“Strong copyright protections are critical to promoting innovation and creativity, and they are critical to our economy. . . . The Copyright Office plays a key role in this system, and we in Congress are fortunate to have their advice and analysis on numerous policy matters.”
WASHINGTON — Rep. Doug Collins (R-Ga.), Ranking Member of the House Judiciary Committee, gave the following opening statement for the hearing on oversight of the Copyright Office with Register of Copyrights Karyn Temple.
Below are the remarks as prepared.
Ranking Member Collins: Mr. Chairman, thank you for holding this hearing today. There are many ongoing copyright issues that deserve our attention, and you and I have a history of working on these issues together in a very bipartisan way. I would like to see the committee focus more on issues like copyright, that are critical to our economy and represent areas where we can actually legislate and get things done, rather than re-doing the Mueller investigation and wasting taxpayer dollars.
I also want to thank Ms. Temple for appearing before us today. Although this is her first time appearing before us as the officially appointed Register of Copyrights, she is by no means a stranger to this committee or to copyright law.
Ms. Temple, congratulations on your appointment. We are glad to see this important position has been filled permanently and look forward to continuing to work with you.
Copyright is a right designated by the U.S. Constitution. Strong copyright protections are critical to promoting innovation and creativity, and they are critical to our economy. According to the International Intellectual Property Alliance, core copyright industries contribute more than $1 trillion to the U.S. GDP and make up almost seven percent of the US economy.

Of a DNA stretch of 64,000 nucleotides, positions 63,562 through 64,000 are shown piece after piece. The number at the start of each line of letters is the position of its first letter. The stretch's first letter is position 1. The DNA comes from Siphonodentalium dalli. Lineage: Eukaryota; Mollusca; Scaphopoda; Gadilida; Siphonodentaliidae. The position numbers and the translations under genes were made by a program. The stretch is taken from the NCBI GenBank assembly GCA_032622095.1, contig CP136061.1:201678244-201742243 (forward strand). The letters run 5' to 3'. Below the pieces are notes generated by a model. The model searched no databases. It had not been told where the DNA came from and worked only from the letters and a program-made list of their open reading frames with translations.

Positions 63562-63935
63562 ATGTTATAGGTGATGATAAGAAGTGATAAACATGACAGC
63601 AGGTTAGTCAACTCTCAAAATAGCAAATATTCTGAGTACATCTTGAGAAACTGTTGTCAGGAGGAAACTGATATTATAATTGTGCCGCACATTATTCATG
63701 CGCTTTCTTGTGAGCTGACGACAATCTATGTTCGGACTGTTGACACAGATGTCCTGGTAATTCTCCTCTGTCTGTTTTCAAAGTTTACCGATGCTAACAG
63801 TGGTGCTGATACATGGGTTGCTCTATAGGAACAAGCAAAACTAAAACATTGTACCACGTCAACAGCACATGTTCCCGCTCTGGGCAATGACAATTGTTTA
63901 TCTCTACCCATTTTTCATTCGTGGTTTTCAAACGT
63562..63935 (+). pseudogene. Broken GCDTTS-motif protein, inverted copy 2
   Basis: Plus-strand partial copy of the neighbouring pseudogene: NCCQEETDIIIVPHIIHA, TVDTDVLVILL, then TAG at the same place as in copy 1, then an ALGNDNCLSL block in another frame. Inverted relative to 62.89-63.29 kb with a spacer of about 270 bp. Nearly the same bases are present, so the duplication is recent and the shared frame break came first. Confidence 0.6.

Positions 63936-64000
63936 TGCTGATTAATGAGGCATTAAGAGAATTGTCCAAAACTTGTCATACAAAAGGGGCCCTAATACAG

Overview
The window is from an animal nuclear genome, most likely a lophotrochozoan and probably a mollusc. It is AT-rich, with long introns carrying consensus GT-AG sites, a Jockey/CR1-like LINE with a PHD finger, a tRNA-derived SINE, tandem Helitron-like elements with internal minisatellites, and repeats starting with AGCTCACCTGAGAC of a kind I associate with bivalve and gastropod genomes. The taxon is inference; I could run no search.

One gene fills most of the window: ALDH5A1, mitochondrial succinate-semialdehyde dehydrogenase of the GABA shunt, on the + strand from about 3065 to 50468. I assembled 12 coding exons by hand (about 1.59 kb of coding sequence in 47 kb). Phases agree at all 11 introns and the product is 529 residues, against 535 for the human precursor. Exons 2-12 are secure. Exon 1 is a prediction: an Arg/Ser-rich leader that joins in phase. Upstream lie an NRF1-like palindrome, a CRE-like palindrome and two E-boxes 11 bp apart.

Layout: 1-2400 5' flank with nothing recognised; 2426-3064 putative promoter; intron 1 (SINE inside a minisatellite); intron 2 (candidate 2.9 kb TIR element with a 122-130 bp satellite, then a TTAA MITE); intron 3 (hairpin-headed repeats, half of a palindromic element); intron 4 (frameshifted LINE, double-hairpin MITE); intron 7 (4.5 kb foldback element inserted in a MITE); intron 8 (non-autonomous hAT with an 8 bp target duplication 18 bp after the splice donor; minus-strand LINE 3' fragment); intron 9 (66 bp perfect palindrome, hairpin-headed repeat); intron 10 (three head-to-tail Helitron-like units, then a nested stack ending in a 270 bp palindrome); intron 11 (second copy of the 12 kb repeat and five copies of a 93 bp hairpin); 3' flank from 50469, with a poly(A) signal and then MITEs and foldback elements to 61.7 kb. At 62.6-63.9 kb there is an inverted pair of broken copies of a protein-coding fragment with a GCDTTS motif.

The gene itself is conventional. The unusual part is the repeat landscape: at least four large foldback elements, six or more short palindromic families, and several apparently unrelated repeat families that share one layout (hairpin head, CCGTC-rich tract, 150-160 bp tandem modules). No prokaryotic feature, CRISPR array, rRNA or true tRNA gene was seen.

The Copyright Office plays a key role in this system, and we in Congress are fortunate to have their advice and analysis on numerous policy matters.
Last year, the Music Modernization Act was signed into law. This bill was the culmination of years of work and the first major update to the music licensing system in a generation. The Copyright Office provided its expertise throughout the process and is now in the process of implementing the law. We look forward to hearing how implementation is proceeding and to continue working with the Copyright Office to ensure this law is functioning as intended.
In addition to the Music Modernization Act, there are numerous other copyright related matters that deserve our attention. Copyright modernization remains a priority, and, as the Copyright Office moves to a new IT system, we must ensure it has the resources it needs to fulfill its unique mission.
This committee has jurisdiction over the satellite compulsory license for distant signals — the Section 119 license — and we have heard from the Copyright Office about its belief that the license should be allowed to expire, consistent with their historic opposition to statutory licenses. While not all expiring Satellite Television Extension and Localism Act provisions are in the jurisdiction of this committee, the committee should review those that are.
We must also work to ensure the copyright system functions well for content creators and content users who rely on it. Too often today, we’re seeing small creators effectively sidelined from enforcing their rights. I’m proud to have introduced the CASE Act with Congressman Jeffries to address this issue.
Piracy also continues to be a problem. While registration pendency times have gone down, questions persist about how to protect rights properly as works are registered. Piracy can happen in seconds, but registration can take months. I commend the Copyright Office’s efforts to shorten pendency, but these are questions that we must consider.
We must also work to ensure our copyright laws — many of which are decades old — reflect the needs and realities of today’s digital world.
Many challenges remain in the copyright ecosystem, but I’m committed to finding solutions. I look forward to hearing from the Register of Copyrights today and to continued bipartisan work to strengthen our copyright system and ensure it is working for creators and content users alike.
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